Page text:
I find this frustrating. At my age, I should be working toward a jointly owned mortgage, I should have the security of knowing that I have a place to live for the rest of my life, that the friends I am making will be around in case of tragedy. Instead, if he dies before me, I will be taking a settlement of cash and vacating his children’s house ASAP. I will lose everything at once – husband, friends, home, familiar surroundings. Yes, I will have enough money in the bank to “start over”, but it makes me feel much more insecure than being “poor” ever did.
And he has a hard time understanding it. Wants to know if he should settle more cash on me in the event of his death so I’ll feel less vulnerable. Which so isn’t the point.
He understands and supports my desire to have a child. He understands I am unhappy and wishes that I were not. He does not, however, seem to understand my resentment at the compromises I have had to make in order to live a life with him – a life where his quality of life so far outshines my own. And I can’t seem to explain it to him in a way that he understands, without making him feel like he’s being threatened by circumstances or by the hostage of my own misery. He’s already had one impossible-to-please wife, I don’t want to be that to him. And I know that IVF is way out of his comfort zone. Throwing money at expensive fertility treatments that don’t seem to be working, when he’s already got three kids, upsets him. My deep unhappiness terrifies him, though, which is why he goes along with it.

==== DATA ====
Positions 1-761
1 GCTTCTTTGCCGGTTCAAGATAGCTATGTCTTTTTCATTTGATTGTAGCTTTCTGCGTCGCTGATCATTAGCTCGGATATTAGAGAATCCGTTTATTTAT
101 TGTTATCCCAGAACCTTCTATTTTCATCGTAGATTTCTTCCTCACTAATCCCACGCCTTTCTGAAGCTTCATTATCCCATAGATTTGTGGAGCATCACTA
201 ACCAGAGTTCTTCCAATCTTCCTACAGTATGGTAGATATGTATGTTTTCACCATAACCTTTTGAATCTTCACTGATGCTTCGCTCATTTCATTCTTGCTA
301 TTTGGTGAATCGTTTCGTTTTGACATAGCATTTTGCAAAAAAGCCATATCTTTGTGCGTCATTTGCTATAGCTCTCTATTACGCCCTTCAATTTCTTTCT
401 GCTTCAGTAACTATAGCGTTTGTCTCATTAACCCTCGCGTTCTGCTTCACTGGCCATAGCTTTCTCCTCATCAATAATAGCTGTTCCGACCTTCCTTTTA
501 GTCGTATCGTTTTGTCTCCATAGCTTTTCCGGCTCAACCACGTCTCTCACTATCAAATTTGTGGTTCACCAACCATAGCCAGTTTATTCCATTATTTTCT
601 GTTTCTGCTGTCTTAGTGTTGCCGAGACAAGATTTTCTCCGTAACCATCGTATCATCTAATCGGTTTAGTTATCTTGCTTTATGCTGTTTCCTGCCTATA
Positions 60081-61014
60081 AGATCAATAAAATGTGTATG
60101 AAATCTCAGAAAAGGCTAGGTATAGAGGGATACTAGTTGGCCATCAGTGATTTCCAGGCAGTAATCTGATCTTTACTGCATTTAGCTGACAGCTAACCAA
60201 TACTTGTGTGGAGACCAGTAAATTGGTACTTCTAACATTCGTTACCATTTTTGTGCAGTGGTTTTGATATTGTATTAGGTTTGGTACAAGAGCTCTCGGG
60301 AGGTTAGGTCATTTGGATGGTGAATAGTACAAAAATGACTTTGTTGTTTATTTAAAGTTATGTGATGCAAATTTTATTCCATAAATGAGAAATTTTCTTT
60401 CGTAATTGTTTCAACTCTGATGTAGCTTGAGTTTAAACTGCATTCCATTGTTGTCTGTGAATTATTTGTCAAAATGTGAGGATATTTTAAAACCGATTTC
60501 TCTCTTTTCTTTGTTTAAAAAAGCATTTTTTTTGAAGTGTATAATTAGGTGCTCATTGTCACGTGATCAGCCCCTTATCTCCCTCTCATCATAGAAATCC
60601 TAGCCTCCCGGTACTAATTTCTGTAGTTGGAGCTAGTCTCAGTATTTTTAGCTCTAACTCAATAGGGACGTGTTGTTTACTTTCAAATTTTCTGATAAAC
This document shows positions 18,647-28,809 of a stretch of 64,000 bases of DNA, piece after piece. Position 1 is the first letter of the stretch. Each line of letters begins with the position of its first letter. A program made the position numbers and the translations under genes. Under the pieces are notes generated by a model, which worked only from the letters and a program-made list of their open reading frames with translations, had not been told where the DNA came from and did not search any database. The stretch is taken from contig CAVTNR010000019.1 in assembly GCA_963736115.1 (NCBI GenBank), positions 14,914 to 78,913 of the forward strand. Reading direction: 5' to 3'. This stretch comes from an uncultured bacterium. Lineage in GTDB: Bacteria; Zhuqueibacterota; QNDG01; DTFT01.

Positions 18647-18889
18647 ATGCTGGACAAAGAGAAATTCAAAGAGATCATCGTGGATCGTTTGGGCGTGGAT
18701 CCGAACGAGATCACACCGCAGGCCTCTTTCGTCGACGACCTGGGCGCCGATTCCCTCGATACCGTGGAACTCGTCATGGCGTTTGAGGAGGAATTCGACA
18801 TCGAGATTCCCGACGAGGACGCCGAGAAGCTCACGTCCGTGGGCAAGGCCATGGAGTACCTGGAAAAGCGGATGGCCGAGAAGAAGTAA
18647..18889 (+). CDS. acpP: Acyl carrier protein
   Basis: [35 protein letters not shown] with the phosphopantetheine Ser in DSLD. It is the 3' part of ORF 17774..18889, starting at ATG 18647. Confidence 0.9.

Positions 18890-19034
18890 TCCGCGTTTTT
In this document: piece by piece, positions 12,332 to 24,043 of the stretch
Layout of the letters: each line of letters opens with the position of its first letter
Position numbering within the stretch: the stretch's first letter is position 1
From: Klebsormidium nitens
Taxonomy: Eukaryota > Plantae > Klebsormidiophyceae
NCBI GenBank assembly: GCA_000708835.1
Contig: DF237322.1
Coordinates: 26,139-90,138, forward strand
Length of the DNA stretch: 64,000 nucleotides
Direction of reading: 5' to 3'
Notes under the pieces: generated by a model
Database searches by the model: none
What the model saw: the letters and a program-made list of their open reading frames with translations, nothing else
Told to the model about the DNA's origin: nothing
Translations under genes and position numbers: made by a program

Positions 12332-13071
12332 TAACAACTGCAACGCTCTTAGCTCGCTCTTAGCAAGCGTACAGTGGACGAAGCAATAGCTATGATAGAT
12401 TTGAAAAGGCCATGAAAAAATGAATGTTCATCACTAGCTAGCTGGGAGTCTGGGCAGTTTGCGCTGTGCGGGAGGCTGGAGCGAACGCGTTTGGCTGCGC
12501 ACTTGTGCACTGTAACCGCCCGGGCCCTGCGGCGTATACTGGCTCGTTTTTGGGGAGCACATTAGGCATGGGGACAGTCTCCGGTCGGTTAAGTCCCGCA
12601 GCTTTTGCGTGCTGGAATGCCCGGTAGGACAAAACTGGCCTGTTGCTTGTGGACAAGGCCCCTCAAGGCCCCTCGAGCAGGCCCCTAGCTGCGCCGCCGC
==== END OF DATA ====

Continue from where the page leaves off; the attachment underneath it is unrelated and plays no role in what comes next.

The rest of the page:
And I have to say that this deep and abiding discontent worries me too. I’ve always been happy or at least willing to do what I thought would make me happy. As a result I’ve tried lots of new things, succeeded at many, and failed at a few. I’m not scared of trying new stuff when it’s obvious that the old stuff isn’t working. But I’m starting to think that might be a cultural thing too. When you don’t have a lot to lose, maybe it’s easier to be adventurous? I mean, what’s the worst that can happen? Whereas, if you’re coming from a position where you’re pretty contented with the life you’ve been handed, maybe it’s scarier to risk any of it. I just don’t know. I’m up for the risk of this IVF, DE, adoption shit because the upside – if I ever get an upside – is that my life will be better by astronomical proportions. I know my life is not so good right now, so maybe it’ll get better if we try something new – it certainly won’t get better if we don’t try anything, is my way of reasoning.